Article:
The Stages of an Edit
- By: Jessica Faust | Date: Nov 10 2011
When signing the first contract, authors will always ask what’s next, what’s the next step in the publishing process, and usually it’s edits. While certainly every publisher and every editor is different, here’s what you can typically expect.
Revisions: These usually come from your acquisitions editor, the editor who made the offer and “bought” your book. Revisions can be as intense or as simple as the editor feels is needed, and how revisions come can differ from editor to editor. Some might print out a copy of the manuscript and make marks all over the page, while others could send a simple two-paragraph email explaining what needs to be done. Personally, I always fear the shorter revisions, they usually contain the most work. Things like “The entire second half of the book isn’t working,” instead of specifics like “Tone down the character in this scene.”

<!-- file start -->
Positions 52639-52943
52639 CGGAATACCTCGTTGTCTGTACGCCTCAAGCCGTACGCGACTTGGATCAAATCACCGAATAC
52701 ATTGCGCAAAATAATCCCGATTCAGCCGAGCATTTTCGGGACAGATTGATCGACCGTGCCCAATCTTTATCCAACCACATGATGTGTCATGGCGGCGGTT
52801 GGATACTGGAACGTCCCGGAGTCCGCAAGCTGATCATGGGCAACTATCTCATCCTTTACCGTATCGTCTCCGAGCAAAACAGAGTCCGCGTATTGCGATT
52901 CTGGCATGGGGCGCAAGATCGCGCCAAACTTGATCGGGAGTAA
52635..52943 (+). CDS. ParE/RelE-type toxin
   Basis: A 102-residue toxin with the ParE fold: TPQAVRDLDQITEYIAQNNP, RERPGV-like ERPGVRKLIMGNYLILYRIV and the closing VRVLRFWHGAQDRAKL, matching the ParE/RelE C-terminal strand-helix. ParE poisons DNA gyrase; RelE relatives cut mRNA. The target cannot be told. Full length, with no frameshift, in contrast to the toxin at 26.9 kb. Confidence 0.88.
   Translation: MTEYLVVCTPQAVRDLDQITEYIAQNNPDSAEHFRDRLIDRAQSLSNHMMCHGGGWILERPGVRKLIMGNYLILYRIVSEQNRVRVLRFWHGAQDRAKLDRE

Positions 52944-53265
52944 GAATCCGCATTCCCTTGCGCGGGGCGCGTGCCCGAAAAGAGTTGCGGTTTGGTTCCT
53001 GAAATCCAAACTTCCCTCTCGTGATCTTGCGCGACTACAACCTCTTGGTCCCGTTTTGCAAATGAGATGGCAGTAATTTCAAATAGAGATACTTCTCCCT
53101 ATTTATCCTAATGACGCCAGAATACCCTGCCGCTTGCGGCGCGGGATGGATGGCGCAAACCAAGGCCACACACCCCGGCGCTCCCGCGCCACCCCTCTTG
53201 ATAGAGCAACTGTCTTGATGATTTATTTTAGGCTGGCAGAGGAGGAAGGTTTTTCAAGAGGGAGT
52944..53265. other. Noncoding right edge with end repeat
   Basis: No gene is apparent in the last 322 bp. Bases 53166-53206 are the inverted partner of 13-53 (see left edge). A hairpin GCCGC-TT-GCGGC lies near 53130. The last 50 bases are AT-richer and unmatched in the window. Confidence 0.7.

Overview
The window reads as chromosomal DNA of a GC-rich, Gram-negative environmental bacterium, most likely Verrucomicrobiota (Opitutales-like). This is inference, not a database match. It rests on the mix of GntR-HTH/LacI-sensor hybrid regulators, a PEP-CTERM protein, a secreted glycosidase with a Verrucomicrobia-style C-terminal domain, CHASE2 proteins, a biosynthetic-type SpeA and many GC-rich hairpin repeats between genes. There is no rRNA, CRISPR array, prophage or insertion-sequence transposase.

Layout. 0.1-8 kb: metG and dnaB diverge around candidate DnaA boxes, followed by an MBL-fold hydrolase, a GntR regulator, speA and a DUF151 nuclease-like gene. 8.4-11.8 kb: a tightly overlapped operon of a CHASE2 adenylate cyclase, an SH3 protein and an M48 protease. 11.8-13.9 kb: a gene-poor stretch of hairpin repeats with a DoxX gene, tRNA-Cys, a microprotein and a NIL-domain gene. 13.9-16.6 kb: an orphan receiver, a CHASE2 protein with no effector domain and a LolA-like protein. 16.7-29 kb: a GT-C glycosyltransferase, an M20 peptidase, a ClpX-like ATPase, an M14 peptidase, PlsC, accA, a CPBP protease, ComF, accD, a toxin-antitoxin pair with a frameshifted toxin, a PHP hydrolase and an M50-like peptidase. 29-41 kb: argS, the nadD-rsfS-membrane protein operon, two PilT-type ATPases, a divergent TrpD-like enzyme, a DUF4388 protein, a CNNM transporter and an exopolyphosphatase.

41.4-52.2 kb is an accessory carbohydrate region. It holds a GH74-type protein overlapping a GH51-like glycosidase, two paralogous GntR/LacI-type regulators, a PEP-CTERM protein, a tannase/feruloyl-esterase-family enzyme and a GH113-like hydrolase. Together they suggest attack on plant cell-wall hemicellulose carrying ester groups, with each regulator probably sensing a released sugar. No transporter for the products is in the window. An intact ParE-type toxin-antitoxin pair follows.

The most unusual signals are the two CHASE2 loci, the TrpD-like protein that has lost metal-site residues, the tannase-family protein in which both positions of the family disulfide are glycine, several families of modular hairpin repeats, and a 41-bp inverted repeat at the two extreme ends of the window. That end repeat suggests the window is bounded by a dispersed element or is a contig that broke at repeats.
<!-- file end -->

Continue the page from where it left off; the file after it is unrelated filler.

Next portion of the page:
Line Edits: Once revisions are turned in, and the editor finds them acceptable, she’ll do line edits. This is where she scrolls through the manuscript to make sure there are no other problems or inconsistencies. She’ll look for things like a change in dress color and make sure that a plot change is carried through. Sometimes line edits will be sent back to the author, but more often they’ll simply be made and sent to the copyeditor so that you can look at line edits and copyedits at one time.
Copyedits: These are done by a freelance copyeditor. This is when the nitty-gritty of the book is taken care of. The copyeditor’s job is to check grammar, punctuation, spelling, and consistency. If you have a lot of odd spellings or characters in your book, I would always recommend a style sheet be submitted with your manuscript to the copyeditor so that she knows the spelling of names, or the spelling you choose, and can keep things consistent from book to book.
Proofreading: This is when the book has been taken to the printer and designed into final pages. You have one final chance to review the book, to proofread, and make sure no errors were made in the printing, layout, and design. At this point you cannot make major plot changes, but simply correct small, minor errors.